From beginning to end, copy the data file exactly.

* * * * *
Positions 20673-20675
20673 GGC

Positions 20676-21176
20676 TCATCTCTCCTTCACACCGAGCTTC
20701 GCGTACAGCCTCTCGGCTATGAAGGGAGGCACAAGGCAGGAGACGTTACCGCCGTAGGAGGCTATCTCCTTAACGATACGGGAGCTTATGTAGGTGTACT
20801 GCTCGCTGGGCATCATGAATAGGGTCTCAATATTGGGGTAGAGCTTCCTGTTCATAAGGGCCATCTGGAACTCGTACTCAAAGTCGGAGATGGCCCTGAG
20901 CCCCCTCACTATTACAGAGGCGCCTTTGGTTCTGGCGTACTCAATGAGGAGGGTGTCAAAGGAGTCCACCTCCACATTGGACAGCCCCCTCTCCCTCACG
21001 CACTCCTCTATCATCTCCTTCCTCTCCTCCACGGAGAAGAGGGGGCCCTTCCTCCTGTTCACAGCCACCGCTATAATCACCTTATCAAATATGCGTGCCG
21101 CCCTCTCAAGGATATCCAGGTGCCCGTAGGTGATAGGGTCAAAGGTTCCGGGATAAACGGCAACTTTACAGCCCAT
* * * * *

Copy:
Positions 20673-20675
20673 GGC

Positions 20676-21176
20676 TCATCTCTCCTTCACACCGAGCTTC
20701 GCGTACAGCCTCTCGGCTATGAAGGGAGGCACAAGGCAGGAGACGTTACCGCCGTAGGAGGCTATCTCCTTAACGATACGGGAGCTTATGTAGGTGTACT
20801 GCTCGCTGGGCATCATGAATAGGGTCTCAATATTGGGGTAGAGCTTCCTGTTCATAAGGGCCATCTGGAACTCGTACTCAAAGTCGGAGATGGCCCTGAG
20901 CCCCCTCACTATTACAGAGGCGCCTTTGGTTCTGGCGTACTCAATGAGGAGGGTGTCAAAGGAGTCCACCTCCACATTGGACAGCCCCCTCTCCCTCACG
21001 CACTCCTCTATCATCTCCTTCCTCTCCTCCACGGAGAAGAGGGGGCCCTTCCTCCTGTTCACAGCCACCGCTATAATCACCTTATCAAATATGCGTGCCG
21101 CCCTCTCAAGGATATCCAGGTGCCCGTAGGTGATAGGGTCAAAGGTTCCGGGATAAACGGCAACTTTACAGCCCAT